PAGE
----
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dc.contributor.authorKelly, Luke
dc.identifier.citationKelly, L. (2019). The Role of UN Humanitarian Forums Involving Conflict Parties in Conflict Situations. K4D Helpdesk Report. Brighton, UK: Institute of Development Studiesen
dc.description.abstractThis query studies the role of regular UN humanitarian forums that involve conflict parties in conflict situations to discuss humanitarian issues of concern. It focuses on forums that are held outside of any political processes or peace talks. This paper finds six examples of forums that meet two or more of the criteria, although several of these are informal and/or linked to a political process. Forums such as the Technical Committee on Humanitarian Assistance (TCHA) in Sudan (1998-2000) and the Nuba Mountains Programme Advancing Conflict Transformation (NMPACT) in Sudan (2002-2007) have allowed humanitarian issues to be discussed in a co-ordinated way among United Nations (UN) organisations and/or Non-Governmental Organisations (NGOs) and parties to the conflict. This can lead to better technical co-ordination, a distribution of aid according to humanitarian principles rather than strategic negotiations, and a greater acceptance of humanitarian principles among the warring parties. However, literature shows that the success of such forums is highly context-specific and depends upon their format, personnel and tactics, as well as the broader political context and the tactics and capabilities of the conflict parties. The forums risk legitimising the conflict parties and allowing aid to be instrumentalised. Some key challenges shape the space humanitarian actors have for engaging in regular forums with conflict parties. Firstly, so called “complex emergencies” after the Cold War have changed the context for humanitarian action, and brought distinct challenges to implementing humanitarian principles and maintaining humanitarian space. Secondly, the UN introduced a policy of integration in 1997 whereby UN peacekeeping, security and humanitarian agencies are linked together. Evidence from interviews points to a perception that aid is linked with UN political goals in contexts such as Somalia and Afghanistan and a subsequent reduction in the efficacy of aid delivery. Humanitarian organisations and the UN have tried various methods to overcome these problems, including co-ordination mechanisms and the formation of joint operating principles.en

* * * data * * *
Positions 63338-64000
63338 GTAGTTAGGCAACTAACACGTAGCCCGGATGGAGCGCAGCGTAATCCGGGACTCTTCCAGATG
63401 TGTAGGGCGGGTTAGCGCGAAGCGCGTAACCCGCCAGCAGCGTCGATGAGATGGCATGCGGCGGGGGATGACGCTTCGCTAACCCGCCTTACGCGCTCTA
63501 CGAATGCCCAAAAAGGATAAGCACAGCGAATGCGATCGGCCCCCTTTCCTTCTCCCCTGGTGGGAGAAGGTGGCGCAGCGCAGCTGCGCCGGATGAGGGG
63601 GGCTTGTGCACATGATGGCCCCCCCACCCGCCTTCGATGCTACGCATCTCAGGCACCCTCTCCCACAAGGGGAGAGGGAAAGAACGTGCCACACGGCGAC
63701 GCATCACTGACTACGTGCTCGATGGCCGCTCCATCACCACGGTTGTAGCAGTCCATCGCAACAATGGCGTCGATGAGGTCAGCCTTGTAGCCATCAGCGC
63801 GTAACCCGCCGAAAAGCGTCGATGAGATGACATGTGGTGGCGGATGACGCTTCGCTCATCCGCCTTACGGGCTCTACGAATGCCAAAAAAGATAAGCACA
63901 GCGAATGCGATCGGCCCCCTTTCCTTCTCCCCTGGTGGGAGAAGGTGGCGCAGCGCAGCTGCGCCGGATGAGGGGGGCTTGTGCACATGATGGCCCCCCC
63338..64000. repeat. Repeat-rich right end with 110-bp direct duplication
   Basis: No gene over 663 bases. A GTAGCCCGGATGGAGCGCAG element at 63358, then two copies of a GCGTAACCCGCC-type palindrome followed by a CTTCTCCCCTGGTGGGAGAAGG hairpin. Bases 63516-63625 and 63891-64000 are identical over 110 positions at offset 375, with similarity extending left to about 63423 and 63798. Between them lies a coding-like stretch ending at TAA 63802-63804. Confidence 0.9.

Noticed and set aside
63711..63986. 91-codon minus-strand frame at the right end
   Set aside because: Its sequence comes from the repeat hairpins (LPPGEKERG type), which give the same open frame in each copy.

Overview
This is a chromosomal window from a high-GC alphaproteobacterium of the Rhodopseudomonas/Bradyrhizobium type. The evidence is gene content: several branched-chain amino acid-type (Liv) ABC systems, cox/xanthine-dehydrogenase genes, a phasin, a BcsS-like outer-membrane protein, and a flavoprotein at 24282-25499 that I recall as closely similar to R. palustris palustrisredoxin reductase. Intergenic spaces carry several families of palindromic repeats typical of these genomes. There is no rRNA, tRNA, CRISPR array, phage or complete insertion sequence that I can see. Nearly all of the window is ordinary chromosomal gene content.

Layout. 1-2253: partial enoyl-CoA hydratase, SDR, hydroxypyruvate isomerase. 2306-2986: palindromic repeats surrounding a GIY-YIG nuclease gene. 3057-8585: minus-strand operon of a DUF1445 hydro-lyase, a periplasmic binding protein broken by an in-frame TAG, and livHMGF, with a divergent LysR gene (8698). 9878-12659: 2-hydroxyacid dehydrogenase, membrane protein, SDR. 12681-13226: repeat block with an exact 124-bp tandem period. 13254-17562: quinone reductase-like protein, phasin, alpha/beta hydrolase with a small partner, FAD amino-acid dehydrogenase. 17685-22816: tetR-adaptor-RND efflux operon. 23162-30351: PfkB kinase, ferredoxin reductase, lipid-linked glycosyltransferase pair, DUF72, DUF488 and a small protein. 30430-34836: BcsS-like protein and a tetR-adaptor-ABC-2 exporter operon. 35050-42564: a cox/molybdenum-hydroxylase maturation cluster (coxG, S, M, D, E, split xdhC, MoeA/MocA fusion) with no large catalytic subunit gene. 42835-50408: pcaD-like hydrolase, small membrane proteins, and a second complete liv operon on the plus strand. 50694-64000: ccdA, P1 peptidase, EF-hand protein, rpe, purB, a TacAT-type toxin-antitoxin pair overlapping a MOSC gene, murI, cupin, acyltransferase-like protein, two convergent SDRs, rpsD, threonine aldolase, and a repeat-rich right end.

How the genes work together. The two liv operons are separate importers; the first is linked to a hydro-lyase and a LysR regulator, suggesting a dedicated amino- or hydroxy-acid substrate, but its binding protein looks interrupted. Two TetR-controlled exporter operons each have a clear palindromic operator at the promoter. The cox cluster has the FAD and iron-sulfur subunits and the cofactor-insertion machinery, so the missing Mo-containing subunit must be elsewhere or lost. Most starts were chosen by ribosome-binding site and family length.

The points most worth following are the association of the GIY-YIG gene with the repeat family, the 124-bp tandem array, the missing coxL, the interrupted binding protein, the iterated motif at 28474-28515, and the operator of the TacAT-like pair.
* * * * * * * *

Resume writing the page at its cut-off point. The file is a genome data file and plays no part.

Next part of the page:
dc.relation.ispartofseriesK4D Helpdesk Report;585
dc.subjectSecurity and Conflicten
dc.titleThe role of UN Humanitarian Forums Involving Conflict Parties in Conflict Situationsen
dc.rights.holder© DFID - Crown copyright 2019en
rioxxterms.funderDepartment for International Development, UK Governmenten

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    K4D supports learning and the use of evidence to improve the impact of development policy and programmes. The programme is designed to assist the Foreign, Commonwealth and Development Office (FCDO) and other partners to be innovative and responsive to rapidly changing and complex development challenges.

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